After the latest terrorist attacks throughout all Europe, the worldwide interest in how secret services work to protect citizens has stirred up again. But before satisfying your curiosity, let’s set some differences: in Italy and in most of Europe, secret services and intelligence are quite not the same thing. Intelligence is a word of latin origin, meaning “to read between the lines”. Their work is to analyse, interpret and evaluate the facts of the world. Secret services, on the other hand, actively operate on the field.
When questioning whether the Italian answer to the latest security threats is adequate, it is important to stress the fact that Italian intelligence services have already dealt with terrorism, during the so-called “anni di piombo” (years of lead), making them more accustomed to certain dynamics.
At the moment, contrary to popular beliefs, there are no servicepeople in the Italian intelligence, following a 2007 law which excluded their permanent employment in the field. However, recently secret services were allowed by the Parliament to use special armed forces if strictly necessary.
The current hierarchical order sees the Italian prime minister as the operative chief of the National Agency for Security (ANS), and the Information for Security Department (DIS) as the managing authority, in charge of both AISE and AISI, respectively the agency for foreign security and the agency for domestic security. Their job is to protect the independence and integrity of the Italian Republic through the gathering of vital information and, occasionally, activities of counter-espionage.
But how can you join the intelligence? Currently there is no thing such as open positions, as the recruitment works with the submission of your cv to the agency, which will define whether you are suitable for the job or not. It is also still quite common to look for candidates in universities by “tapping their shoulders”.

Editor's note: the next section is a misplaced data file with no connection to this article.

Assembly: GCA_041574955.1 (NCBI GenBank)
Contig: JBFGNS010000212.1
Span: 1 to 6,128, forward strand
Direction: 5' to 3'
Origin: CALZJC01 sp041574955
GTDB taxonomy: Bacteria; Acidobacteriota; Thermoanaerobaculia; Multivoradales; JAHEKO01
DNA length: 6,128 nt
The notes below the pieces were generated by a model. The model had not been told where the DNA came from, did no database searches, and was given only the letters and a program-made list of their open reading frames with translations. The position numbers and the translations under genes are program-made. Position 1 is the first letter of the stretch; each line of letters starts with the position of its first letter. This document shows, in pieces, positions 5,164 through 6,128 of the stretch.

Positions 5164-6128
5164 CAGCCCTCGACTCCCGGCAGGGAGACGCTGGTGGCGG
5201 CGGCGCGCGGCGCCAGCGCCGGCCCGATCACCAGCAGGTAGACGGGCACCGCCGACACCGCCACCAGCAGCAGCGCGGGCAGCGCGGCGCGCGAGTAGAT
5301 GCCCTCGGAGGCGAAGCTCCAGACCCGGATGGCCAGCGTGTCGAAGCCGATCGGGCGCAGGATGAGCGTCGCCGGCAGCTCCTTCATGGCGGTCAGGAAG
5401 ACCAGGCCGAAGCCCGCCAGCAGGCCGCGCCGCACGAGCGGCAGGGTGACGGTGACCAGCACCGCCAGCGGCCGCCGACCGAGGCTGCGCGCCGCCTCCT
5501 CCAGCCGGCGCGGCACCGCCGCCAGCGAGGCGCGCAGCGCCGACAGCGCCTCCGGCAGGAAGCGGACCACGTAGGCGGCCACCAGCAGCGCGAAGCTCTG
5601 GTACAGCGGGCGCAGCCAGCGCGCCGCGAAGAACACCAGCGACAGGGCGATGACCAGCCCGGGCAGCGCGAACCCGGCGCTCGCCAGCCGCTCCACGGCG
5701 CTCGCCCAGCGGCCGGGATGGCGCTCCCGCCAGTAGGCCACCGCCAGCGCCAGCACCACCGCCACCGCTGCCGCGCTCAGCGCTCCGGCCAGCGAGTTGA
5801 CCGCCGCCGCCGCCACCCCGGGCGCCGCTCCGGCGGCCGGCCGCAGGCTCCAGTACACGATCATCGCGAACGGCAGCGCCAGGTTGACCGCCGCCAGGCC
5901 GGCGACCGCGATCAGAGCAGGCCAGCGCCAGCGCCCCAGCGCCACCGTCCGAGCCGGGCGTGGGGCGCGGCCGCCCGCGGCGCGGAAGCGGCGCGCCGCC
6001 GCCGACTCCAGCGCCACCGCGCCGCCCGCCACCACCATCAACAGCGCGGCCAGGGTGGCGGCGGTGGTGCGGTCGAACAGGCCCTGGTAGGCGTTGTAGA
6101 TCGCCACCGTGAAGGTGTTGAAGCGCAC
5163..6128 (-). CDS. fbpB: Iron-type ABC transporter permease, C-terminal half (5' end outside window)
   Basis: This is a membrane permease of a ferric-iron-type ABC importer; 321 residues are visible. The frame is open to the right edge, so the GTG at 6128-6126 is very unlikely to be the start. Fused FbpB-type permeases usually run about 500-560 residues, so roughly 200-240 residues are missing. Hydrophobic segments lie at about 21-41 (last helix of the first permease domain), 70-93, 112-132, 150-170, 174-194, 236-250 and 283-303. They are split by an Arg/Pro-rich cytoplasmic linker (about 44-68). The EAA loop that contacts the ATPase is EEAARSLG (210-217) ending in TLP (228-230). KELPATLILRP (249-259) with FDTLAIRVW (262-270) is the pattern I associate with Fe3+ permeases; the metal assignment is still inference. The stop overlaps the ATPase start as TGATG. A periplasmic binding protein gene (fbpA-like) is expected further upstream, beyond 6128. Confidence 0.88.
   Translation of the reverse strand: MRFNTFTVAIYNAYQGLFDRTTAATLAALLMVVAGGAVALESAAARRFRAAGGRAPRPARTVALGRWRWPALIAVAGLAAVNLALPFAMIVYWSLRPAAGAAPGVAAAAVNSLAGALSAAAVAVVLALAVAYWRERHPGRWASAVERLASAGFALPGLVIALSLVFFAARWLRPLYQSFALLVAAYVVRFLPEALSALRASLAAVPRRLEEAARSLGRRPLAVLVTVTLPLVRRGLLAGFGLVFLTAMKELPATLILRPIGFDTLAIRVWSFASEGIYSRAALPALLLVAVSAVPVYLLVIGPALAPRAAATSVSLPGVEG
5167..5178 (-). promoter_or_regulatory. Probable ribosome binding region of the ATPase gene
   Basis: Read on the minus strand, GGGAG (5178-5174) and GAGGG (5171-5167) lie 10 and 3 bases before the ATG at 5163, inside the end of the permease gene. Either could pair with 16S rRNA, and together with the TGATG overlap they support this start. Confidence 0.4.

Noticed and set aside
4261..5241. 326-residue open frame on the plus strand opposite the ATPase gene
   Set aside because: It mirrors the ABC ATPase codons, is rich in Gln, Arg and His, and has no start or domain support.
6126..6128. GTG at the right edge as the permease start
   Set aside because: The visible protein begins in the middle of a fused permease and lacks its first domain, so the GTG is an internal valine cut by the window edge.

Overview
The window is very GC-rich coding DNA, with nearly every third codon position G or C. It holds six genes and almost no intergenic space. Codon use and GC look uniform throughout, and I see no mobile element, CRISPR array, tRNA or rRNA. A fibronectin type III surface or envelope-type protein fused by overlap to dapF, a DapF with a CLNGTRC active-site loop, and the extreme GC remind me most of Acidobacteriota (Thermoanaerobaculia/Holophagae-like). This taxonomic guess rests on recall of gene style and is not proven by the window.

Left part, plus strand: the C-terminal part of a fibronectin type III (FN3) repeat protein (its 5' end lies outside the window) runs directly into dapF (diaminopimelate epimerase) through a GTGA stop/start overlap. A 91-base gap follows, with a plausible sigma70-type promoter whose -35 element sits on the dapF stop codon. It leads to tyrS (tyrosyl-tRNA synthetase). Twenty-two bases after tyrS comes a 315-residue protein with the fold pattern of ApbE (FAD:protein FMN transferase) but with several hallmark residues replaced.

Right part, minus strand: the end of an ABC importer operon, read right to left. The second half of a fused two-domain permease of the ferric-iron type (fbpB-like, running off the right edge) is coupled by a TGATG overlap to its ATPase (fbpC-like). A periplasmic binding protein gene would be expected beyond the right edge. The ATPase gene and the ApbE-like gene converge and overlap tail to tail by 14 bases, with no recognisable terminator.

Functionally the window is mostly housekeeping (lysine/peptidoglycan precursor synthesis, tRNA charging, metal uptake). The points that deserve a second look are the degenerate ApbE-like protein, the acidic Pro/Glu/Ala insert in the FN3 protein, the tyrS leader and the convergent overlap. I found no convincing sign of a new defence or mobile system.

Going back to the latest news, how can Intelligence tell whether there is a major risk of a terrorist attack or not? There are specific criteria, such as attacks in other countries or propagandist videos on the internet. Speaking about the IS, their primary aim is to maximize the media impact of their acts, therefore a special protection was given to historical sites and main cities by the Italian government. However, after the Paris attacks, we learned that “soft targets”, namely, hitting various small gatherings of people at the same time, are becoming more appealing to the terrorists.
The news that German intelligence may have been aware of the threat of an imminent attack in Paris sparked controversy as world leaders called to cooperation between national security agencies. But could they prevent the attacks that left 130 dead? While hoping for collaboration, it is crucial to stress the fact that the data possessed by those agencies may be under state secret, making it highly difficult to communicate and thus prevent further aggressions.